Thyroid lobectomy for indeterminate FNA: Not without consequences

Courtney J. Balentine, Robert P. Domingo, Rishi Patel, Rodolfo Laucirica, James W. Suliburk

Research output: Contribution to journalArticlepeer-review

16 Scopus citations


Background: Thyroid nodules are exceedingly common, and the cytologic interpretation of fine needle aspiration (FNA) findings has been the reference standard for diagnosing nodules as benign, atypia or a follicular lesion of undetermined significance, suspicious for follicular or Hü rthle cell neoplasm, suspicious for malignancy, or malignant. Many patients undergo thyroid lobectomy for indeterminate FNA findings (atypia or a follicular lesion of undetermined significance or suspicious for follicular or Hü rthle cell neoplasm), although the risk of malignancy is low. The general data have quoted a 20% risk of hypothyroidism after lobectomy. The purpose of the present study was to determine the risk of hypothyroidism after lobectomy in our diverse population. Methods: The pathology records from a large county hospital were reviewed to identify patients with indeterminate FNA findings. The incidence of hypothyroidism was determined by the need for thyroid hormone replacement therapy. Categorical variables were compared using the chi-square and continuous variables using the Mann-Whitney U test. Results: A total of 655 FNAs were performed during the study period, and 60 resulted in indeterminate cases. Of these 60 patients, 17 subsequently underwent diagnostic lobectomy. The mean age was 52.8 ± 16.5 years, 88% were women, and 67% were Hispanic and 22% were African American. Only 6% had a final diagnosis of cancer, and eight patients (47%) became hypothyroid postoperatively. Conclusions: The incidence of hypothyroidism after diagnostic thyroid lobectomy in our patient population was much higher than previously reported. It is necessary to preoperatively counsel patients about this increased risk, in addition to the usual risks of nerve palsy and bleeding, with thyroid lobectomy. As testing of thyroid nodules evolves, the expense of preoperative testing should be weighed against the increased incidence for lifelong thyroid hormone replacement.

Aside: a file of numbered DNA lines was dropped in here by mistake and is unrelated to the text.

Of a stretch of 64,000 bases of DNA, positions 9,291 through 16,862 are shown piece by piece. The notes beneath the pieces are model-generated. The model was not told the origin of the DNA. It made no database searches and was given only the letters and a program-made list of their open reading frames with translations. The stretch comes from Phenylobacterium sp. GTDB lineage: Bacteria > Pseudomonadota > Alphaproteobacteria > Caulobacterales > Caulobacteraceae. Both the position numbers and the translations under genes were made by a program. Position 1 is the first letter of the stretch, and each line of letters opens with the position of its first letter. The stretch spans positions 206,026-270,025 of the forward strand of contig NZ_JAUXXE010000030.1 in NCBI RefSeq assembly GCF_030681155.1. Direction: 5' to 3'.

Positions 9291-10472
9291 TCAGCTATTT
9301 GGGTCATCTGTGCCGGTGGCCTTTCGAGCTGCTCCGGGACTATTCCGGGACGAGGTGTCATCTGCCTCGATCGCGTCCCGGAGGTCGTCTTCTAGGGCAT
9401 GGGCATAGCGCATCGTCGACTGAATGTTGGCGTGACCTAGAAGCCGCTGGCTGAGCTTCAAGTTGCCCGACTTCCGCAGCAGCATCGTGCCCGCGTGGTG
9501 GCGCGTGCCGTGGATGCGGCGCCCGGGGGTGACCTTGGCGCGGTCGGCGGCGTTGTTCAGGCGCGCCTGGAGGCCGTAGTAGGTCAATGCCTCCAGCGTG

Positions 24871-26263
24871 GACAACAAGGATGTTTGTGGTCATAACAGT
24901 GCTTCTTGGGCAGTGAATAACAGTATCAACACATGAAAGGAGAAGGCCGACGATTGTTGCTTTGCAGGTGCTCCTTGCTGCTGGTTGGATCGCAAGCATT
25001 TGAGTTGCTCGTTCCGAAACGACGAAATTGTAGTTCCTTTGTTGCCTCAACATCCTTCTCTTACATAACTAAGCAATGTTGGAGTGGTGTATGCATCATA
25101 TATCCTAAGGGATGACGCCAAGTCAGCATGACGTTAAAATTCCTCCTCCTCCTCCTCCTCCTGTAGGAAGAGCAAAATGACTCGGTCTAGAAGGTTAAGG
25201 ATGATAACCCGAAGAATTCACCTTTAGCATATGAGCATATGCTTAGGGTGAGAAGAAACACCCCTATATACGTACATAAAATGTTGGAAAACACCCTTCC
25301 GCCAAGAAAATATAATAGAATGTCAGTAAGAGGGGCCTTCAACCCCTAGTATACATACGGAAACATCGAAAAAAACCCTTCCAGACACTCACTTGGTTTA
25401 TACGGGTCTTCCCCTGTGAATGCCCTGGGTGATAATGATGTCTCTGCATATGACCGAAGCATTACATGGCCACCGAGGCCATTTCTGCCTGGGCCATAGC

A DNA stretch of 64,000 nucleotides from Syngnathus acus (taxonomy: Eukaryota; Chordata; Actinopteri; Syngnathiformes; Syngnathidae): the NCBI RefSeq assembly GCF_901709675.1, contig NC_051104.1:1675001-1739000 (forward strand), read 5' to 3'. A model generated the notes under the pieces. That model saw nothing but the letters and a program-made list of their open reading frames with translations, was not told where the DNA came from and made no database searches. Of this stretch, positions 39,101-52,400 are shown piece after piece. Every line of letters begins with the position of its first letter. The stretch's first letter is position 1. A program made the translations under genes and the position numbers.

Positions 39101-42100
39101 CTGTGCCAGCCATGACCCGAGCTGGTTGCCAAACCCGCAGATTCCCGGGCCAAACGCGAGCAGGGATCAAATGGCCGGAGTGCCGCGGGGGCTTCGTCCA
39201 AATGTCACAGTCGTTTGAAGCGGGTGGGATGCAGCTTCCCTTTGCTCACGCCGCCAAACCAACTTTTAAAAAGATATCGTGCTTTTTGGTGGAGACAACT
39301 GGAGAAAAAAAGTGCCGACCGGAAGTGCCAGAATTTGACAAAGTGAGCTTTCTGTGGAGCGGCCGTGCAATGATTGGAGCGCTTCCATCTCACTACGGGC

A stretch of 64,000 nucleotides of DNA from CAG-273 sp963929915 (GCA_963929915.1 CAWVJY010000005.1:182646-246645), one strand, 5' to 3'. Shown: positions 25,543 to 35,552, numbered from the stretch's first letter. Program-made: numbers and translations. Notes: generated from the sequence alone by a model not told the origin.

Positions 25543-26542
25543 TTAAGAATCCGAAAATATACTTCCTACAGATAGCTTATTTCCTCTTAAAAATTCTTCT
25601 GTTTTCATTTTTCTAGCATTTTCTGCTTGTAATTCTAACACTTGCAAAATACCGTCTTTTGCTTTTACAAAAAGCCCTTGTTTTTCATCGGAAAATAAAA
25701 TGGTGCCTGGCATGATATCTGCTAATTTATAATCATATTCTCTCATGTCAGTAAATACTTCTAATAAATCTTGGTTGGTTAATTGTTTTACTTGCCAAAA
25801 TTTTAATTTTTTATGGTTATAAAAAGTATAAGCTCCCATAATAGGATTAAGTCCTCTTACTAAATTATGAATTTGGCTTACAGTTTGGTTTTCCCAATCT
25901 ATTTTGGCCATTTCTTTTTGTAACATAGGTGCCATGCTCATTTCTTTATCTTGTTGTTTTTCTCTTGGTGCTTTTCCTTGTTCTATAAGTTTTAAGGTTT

Original languageEnglish (US)
Pages (from-to)189-192
Number of pages4
JournalJournal of Surgical Research
Issue number1
StatePublished - 2013
Externally publishedYes


  • Hypothyroidism
  • Indeterminate pathology
  • Thyroid nodule

ASJC Scopus subject areas

  • Surgery


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